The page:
Effective monitoring software will do more than track destinations and content viewed. There are several programs that “filter” content for profanity, pornography and illicit activity. While these measures are useful, they lack some crucial components. Parents not only want to know where their children are, but also what they are doing. Effective monitoring software should screen for potentially harmful behavior—either exhibited by the individual child or from others—in the interactive content on sites such as social media, email and chat.

With the advent of social media, kids can not only view content online but also, literally, become “friends” with others online. Even in online destinations considered “safe” by filtering software, unsafe activities can still take place. For instance, predators can befriend children on social websites, and behaviors normally prohibited in the home can be carried out online. Monitoring software should identify both the predatory behavior of others as well as the dangerous behaviors of children in order to give parents the tools needed to protect them online.

But not every family is the same, and not every parent enforces the same rules. The software should be flexible and easy-to-use, allowing each parent to monitor their own children as they personally see fit—according to their own ideals and standards. The monitoring software you choose should allow parents to create their own household rules regarding the times when their children may use the Internet and regarding the types of behaviors that they believe are appropriate or not.

Monitoring is all about putting power in the parents’ hands.  In addition to monitoring, parents need to be empowered to understand their children’s online activities. Communication in the Internet age, surprisingly, can require translation.  Slang, acronyms and creative forms of shorthand are pervasive in today’s electronic communication. Effective monitoring software will be able to interpret and relay this information in plain English, or provide dictionaries to assist parents in understanding their child’s online language.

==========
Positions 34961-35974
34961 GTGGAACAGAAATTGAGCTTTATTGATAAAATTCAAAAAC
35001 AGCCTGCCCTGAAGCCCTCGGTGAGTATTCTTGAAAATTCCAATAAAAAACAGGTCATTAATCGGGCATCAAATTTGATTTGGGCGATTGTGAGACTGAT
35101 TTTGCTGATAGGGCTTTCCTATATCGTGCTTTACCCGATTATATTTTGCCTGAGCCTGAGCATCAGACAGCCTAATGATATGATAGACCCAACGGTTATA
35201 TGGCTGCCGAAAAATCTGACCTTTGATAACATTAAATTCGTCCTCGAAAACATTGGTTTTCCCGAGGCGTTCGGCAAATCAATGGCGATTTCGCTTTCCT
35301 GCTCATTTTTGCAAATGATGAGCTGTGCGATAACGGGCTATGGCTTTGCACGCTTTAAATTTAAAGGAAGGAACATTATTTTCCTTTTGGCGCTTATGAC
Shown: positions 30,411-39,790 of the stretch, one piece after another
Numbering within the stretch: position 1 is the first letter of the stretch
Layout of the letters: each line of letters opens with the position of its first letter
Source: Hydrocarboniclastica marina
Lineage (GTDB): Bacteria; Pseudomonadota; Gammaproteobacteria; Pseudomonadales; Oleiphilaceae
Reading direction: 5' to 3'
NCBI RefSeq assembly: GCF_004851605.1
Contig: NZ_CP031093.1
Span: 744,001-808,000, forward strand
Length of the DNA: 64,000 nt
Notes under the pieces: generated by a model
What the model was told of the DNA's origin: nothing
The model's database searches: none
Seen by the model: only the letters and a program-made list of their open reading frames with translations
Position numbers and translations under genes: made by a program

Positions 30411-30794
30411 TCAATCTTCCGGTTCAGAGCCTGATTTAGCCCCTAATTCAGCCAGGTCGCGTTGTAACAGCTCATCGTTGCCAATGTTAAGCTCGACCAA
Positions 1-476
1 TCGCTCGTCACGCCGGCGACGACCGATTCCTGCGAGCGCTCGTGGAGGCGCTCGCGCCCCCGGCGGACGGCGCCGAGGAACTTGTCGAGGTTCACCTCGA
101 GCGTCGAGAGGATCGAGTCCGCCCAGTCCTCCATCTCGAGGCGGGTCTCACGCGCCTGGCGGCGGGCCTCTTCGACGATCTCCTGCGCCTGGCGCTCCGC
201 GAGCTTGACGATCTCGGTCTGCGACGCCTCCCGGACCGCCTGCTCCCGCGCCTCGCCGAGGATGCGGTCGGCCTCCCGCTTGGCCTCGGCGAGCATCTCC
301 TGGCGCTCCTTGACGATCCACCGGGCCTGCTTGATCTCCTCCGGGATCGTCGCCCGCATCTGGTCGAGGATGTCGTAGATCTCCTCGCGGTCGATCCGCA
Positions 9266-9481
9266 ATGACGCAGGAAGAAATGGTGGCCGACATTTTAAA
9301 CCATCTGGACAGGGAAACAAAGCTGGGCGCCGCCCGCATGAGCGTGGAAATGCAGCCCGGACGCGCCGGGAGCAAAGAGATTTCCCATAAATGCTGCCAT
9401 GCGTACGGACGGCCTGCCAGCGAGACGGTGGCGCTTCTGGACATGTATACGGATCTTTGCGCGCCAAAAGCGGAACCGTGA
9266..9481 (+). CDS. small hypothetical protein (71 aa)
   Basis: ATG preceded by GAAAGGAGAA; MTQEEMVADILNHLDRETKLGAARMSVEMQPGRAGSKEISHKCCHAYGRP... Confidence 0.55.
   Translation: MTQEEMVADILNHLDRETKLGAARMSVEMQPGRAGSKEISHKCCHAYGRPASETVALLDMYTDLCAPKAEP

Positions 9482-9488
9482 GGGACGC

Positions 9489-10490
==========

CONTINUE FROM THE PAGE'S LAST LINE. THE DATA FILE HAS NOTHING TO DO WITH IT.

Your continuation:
The best monitoring software provide parents access to real-time reports remotely—at work, at home or on the road. Advanced software will even provide the ability to receive instant alerts, such as a text message to a mobile phone, when particularly alarming activity occurs.

Is Monitoring Controversial?
When presented with the concept of internet monitoring, many parents question the integrity of such a practice. It is important to understand what monitoring is, and what monitoring is not. To use monitoring software effectively and respectfully, parents must do so with proper motive.

Monitoring is not a measure of spying—watching a child’s every move with an eager hope to catch them breaking a rule. But, when we acknowledge that some rules are designed for the child’s safety, we can appreciate monitoring as a means to guard that safety. Monitoring software should be used to keep a child safe, which actually begins with simple communication.   Once parents discuss rules with their children and the protective reasoning behind Internet monitoring this helpful software can be utilized as a means of protection, while enabling children to enjoy the Internet and while reducing fear of endangerment amongst their parents.

Parents interested in implementing these ideas may benefit from monitoring software such as McGruff Safeguard.  McGruff Safeguard offers parents the ability to filter Internet content to age-appropriate levels for their children. In addition, parents can monitor their children online by accessing real-time activity reports remotely, receiving daily activity reports, and even receiving instant alerts of dangerous activity via text messaging.  Through great partnerships, McGruff SafeGuard is available FREE to all parents and caregivers at www.gomcgruff.com.


[1] Generation M: Media in the Lives of 8-18 Year-olds - Kaiser Family Foundation (www.kff.org)

For more information concerning the initiatives in your state, or if you would like Stop Child Predators' assistance in drafting, testifying for, or supporting legislation in your state, please visit our website at http://www.stopchildpredators.org and/or call us at (202) 234-0090.